Friday, November 09, 2007

Slouching Towards Compassion

Today is the anniversary of my father's death forty-two years ago, and for forty-two years I have struggled to come to an understanding of him and especially, his frequently unsupportive treatment of me. In a post I wrote on this date last year, I tried to explore some memorable aspects of his dramatic personality.

His favoritism of my older brother is legendary in our family, and while much of it was doubtless gender-related, I punished myself further by believing that my brother must be more worthy of our father's love and respect than I. We will never know if he grew up to be a more confident adult because of his early and continuous nurturing, or whether it was simply in his stars.

I think it matters more that we have both survived our lives so far and try to be the best we can than whether one of us had a head start. Any other view is absurd at this point, but it occurs to me that none of us is immune to snobbishness of one kind or another. It's easy to feel condescending toward those who seem not to have suffered as much as we have. It isn't so much a competitive thing, but we tend to believe that people who have had easier lives are incapable of understanding real suffering.

When such unwelcome (and unworthy) thoughts about others invade my consciousness, I remind myself that it's not their fault they haven't suffered. Isn't our main goal a suffering-free world, after all? We don't get to pick and choose who gets that.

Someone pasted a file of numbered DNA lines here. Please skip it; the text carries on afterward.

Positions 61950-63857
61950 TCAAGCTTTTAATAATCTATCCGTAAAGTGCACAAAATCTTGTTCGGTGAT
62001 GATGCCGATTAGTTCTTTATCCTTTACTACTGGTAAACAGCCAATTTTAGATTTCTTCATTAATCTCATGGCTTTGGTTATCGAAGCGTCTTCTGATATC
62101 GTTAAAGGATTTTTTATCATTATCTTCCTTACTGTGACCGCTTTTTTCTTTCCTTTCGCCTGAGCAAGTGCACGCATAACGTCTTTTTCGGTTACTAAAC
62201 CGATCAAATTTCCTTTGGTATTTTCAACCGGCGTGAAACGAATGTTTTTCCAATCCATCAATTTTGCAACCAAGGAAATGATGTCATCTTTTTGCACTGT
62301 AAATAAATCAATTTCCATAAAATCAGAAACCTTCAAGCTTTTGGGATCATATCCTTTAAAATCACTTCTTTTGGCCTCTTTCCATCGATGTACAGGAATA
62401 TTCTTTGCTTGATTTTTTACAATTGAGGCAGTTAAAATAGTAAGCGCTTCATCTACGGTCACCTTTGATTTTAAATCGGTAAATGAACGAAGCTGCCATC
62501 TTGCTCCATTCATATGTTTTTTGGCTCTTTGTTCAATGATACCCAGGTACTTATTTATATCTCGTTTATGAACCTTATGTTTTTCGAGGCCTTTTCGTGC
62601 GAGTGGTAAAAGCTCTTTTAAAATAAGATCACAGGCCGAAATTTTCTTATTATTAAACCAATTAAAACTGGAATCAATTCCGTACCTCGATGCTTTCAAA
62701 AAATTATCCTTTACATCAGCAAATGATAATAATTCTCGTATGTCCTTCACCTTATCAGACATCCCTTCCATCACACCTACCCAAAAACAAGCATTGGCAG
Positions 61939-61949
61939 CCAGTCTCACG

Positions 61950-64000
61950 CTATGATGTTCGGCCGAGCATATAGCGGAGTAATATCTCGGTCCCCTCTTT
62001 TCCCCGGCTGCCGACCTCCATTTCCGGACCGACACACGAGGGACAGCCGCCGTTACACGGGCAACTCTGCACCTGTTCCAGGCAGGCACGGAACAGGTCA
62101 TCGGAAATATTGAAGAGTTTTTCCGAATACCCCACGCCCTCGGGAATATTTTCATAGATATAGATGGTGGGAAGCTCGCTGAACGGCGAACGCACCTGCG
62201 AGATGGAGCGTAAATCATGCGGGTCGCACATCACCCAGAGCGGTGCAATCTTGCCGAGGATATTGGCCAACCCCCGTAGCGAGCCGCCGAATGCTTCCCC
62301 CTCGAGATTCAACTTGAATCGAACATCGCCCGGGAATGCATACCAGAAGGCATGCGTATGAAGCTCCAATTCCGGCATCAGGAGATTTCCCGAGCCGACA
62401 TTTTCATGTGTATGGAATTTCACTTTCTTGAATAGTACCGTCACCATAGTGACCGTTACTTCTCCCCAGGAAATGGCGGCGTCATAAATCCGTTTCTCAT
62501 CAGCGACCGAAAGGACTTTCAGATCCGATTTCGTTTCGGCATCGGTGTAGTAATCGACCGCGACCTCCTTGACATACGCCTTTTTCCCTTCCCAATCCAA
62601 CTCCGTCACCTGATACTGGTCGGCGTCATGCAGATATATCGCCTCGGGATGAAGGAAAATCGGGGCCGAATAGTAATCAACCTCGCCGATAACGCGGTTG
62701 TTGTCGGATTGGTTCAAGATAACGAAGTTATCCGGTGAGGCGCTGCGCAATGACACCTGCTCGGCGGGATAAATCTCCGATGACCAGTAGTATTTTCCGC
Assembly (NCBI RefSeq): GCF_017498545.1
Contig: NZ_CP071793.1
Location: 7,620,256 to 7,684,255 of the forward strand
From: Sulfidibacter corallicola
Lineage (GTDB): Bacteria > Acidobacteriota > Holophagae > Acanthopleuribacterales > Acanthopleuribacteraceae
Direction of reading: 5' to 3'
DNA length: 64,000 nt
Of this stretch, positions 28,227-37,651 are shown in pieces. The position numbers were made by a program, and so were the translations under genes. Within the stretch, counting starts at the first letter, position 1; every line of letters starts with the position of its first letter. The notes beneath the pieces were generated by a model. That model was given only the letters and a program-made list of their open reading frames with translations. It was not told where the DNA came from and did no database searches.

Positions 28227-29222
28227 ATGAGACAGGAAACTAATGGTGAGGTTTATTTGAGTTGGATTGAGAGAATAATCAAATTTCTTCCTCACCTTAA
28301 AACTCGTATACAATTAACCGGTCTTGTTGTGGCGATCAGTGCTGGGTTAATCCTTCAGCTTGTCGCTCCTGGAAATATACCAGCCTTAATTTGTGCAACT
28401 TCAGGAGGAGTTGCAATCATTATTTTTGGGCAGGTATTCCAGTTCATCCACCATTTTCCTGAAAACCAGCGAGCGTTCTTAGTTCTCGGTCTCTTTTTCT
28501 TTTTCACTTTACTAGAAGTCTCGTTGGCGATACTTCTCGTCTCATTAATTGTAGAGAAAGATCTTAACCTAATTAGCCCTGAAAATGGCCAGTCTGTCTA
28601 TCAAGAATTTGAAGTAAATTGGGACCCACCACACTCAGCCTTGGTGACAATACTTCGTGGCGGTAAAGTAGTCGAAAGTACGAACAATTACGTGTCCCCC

We all have our own karma, and there is no worldly explanation for why everything seems to come easily to some people while others never quite manage to have their needs met.

Since truth is where we stand to look at a thing, we can't ever know the suffering in another's heart. A perfect life, seen from afar, is an inaccurate perception at best.

Everyone experiences suffering sooner or later. This provides endless opportunities to practice kindness and compassion, for there would be no other reason for us to witness it.

That said, it probably is harder to come to a place of real compassion from a privileged life than from one of hardship. We have to know how suffering feels before we can recognize it in others. We can't always avoid pain, but we can choose how to respond to it. We can become bitter, envious and stingy with both material things and affection, or we can grow compassion.

Like charity, compassion begins at home. When we are unable to love ourselves, it is impossible to open our hearts and minds to others.

Too many of us have been taught that we must always place others ahead of us, that humility demands we put ourselves down so we will not become immodest or self-important. Perhaps we were trained in these behaviors so our parents could control us more easily. They were the ultimate authority, and we learned early in life that it was easier to go with the program, which does not, however, serve us well as adults.